Well, Houston Cougar basketball fans. It's official. The new head coach of the men's basketball is James Dickey, former head coach of the Texas Tech Red Raiders, and for most of this past decade, either an assistant coach to Eddie Sutton at Oklahoma State or doing TV analysis work.
The announcement was made today, about 20 minutes late, inside the O'Quinn Great Hall at the Athletic/Alumni Facility. Dickey was greeted by the Cougar band, the school's other coaches -- football coach Kevin Sumlin even stepped away from meetings and spring practice to check in -- alumni, players, regents, and the assembled media. School chancellor Renu Khatur said the right things while making the announcement. She wants to win. She wants to win now. She wants the team to win the right way. Athletic Director Mack Rhoades echoes the "win the right now the right way" language. He mentioned that it was important to get a partner who would work with him in moving the school the right way, in the right direction. And he wanted someone who really wanted the job. Someone who knew the flaws, but didn't care about the flaws.
Enter James Dickey.
Dickey said the right things. He saluted former coach Guy V. Lewis. The words "Hall of Famer" were used. He saluted the former great players, and the current players. He spoke of how he overcame the shoddy conditions at Texas Tech when he took over that program in the early `90s. He spoke the talent readily available in the Houston area, and he stressed that he was going to get that talent.
"Our goal, first and foremost, is to recruit and Houston, and the greater Houston area," he said. "There are so many great players in this area, and it's time for some of those guys to stay at home."
He told the assembled hall that this was going to have to be a team effort involving himself, the faculty, the staff, the administration, the student body, the alumni, the fans, and the former players. He stressed time and time again the greatness that was the Houston Cougar basketball team, and he's hoping to use that former success to sell the team to recruits.
In the individual media scrums that followed the introductions, athletic director Rhoades refused to discuss the specifics behind the coaching search. He wouldn't name any of the other candidates, nor give the search criteria. Well, except for two: "Certainly the ability to recruit," he said. "Our greatest asset, absolutely, is the city of Houston. We've had over 200 young men leave within the past four years to go play Division One basketball. His recognition in the city of Houston, and his recognition in terms of Texas, his ability to recruit high-level players...his unbelievable ability to recruit...."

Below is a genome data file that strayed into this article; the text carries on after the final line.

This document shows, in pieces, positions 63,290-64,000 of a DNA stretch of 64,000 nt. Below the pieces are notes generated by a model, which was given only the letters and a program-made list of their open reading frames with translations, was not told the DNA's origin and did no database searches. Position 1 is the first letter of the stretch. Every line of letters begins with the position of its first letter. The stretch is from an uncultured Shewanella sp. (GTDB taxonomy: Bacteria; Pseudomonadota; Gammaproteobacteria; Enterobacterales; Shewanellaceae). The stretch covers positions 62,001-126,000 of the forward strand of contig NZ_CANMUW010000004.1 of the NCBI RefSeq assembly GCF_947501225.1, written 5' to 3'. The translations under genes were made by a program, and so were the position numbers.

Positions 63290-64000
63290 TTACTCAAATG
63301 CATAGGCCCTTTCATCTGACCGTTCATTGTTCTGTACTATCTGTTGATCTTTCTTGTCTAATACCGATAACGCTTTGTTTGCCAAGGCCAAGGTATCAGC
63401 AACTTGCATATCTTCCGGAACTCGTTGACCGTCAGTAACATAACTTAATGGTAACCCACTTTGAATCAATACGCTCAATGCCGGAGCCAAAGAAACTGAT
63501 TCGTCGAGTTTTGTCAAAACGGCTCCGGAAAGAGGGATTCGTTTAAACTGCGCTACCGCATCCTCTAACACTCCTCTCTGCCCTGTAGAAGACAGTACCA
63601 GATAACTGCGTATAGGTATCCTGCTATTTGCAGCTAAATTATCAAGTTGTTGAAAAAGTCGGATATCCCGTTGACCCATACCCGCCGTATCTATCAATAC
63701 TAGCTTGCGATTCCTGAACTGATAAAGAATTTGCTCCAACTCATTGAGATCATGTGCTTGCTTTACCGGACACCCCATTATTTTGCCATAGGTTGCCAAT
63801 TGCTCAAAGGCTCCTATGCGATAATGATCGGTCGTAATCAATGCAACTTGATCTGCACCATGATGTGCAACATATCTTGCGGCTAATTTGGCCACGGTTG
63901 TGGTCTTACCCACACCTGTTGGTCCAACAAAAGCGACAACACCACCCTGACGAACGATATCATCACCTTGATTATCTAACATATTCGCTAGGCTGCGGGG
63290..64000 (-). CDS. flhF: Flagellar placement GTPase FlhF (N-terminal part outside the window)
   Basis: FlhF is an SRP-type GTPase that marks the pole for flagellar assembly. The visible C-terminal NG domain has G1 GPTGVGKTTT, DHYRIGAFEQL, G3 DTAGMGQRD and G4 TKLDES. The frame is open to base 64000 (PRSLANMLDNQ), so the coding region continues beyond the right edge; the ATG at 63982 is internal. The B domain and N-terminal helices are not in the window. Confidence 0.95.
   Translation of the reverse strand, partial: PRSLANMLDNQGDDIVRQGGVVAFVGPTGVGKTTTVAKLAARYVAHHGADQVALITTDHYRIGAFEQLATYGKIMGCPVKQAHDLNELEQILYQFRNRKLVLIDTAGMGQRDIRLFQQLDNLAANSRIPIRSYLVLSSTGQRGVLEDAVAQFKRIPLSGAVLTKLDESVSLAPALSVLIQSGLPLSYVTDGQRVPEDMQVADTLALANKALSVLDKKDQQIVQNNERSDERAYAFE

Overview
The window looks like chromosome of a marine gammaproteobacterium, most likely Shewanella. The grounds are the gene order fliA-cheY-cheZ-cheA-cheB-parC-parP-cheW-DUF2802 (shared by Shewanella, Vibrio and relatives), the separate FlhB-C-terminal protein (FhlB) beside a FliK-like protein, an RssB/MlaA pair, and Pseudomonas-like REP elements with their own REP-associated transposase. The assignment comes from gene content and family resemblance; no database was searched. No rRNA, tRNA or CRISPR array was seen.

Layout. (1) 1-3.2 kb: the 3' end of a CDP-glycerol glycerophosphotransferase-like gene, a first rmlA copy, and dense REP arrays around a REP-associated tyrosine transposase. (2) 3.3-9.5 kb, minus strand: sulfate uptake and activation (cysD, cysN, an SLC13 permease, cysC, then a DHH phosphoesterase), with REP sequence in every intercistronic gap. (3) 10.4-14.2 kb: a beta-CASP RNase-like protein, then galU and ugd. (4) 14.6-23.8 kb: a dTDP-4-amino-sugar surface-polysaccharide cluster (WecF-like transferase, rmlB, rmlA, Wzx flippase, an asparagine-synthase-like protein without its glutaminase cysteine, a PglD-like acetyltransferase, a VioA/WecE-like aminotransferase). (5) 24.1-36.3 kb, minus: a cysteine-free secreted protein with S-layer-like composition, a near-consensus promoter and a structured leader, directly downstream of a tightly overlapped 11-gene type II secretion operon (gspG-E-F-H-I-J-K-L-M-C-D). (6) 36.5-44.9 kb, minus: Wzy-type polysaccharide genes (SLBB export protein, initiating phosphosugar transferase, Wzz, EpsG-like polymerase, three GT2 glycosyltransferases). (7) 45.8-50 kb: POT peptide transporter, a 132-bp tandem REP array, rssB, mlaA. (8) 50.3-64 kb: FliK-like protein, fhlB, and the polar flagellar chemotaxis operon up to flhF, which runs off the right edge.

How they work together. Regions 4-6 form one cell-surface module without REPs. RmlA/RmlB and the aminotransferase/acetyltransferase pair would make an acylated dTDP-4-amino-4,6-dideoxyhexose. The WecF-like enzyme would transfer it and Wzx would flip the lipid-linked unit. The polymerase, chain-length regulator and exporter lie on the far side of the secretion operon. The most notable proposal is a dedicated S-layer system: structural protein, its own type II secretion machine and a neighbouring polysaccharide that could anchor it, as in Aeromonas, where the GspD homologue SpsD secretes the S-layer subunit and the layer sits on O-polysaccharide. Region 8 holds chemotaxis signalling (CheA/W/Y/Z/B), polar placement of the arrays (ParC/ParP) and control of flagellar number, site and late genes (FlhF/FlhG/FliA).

Perhaps the biggest complaint, of the many, leveled about Tom Penders by the fans and boosters was his inability/refusal to recruit in Houston. And one of Dickey's duties as an assistant at Oklahoma State was recruiting Houston and Texas. And he made it clear that he would concentrate his efforts on Houston, going so far as to say that someone on his staff would have ties to Houston and/or the Houston area.
Rhoades' other primary criteria: somebody who believed in building the program and would stick around and really wanted the job for the job, not for moving along to greater fame. "No matter what our facility situation was," Rhoades said. "No matter what our budget situation was, 'I'm just going to get there and I'm going to get it done. And I'm going to find a way to get it done.' That's what we were looking for."
Rhoades understands the feelings of the fans who are upset about the hire, and who wanted a bigger name. But he's unapologetic in his belief that he made the correct decision. "I understand them. I really do," he said. "I understand about winning the press conference and the big splash. And all of that. But proof in the pudding. I'm not worried about these initial three months, I'm worried about a year from now, two years from now, three years from now. I'm worried about building a program. Not just winning teams, but building the program. There's no doubt that Coach Dickey has that ability. He's done it before."
So extrapolating from these comments, and reading between the lines, there's seem to be some truth to the stories that Billy Gillispie talked himself out of the job by complaining about the facilities. Dickey, however, stated that he had yet to even walk over to Hofheinz, so he had no idea of what the facilities were like. But he also stated that he didn't care because no matter how bad they were, he had dealt with much, much worse.
"I wouldn't be here," Dickey said, "if I didn't think we could recruit to this university and these facilities.
"I know what we can accomplish here," he continued. "I know what has been accomplished, and I can't wait to get to work recruiting. I just feel like there are all of these recruits here -- a lot of them have left, and we're going to have some challenges, and we're going to have to build relationships, and we're going to have to work hard. We're going to have to get some guys back here, prove that we can coach and develop those guys, and win basketball games."
I'm still a bit wary about this hire. Speaking to Rhoades, it's clear that he wants someone committed to Houston who won't be splitting anytime soon. And most of the names who were mentioned for the job were thought of as quick fixes looking to make/repair reputations before moving on to better jobs. But if Dickey is really committed to this, and if he really can do what Penders never did and recruit Houston, then it's possible he might be able to pull this job off.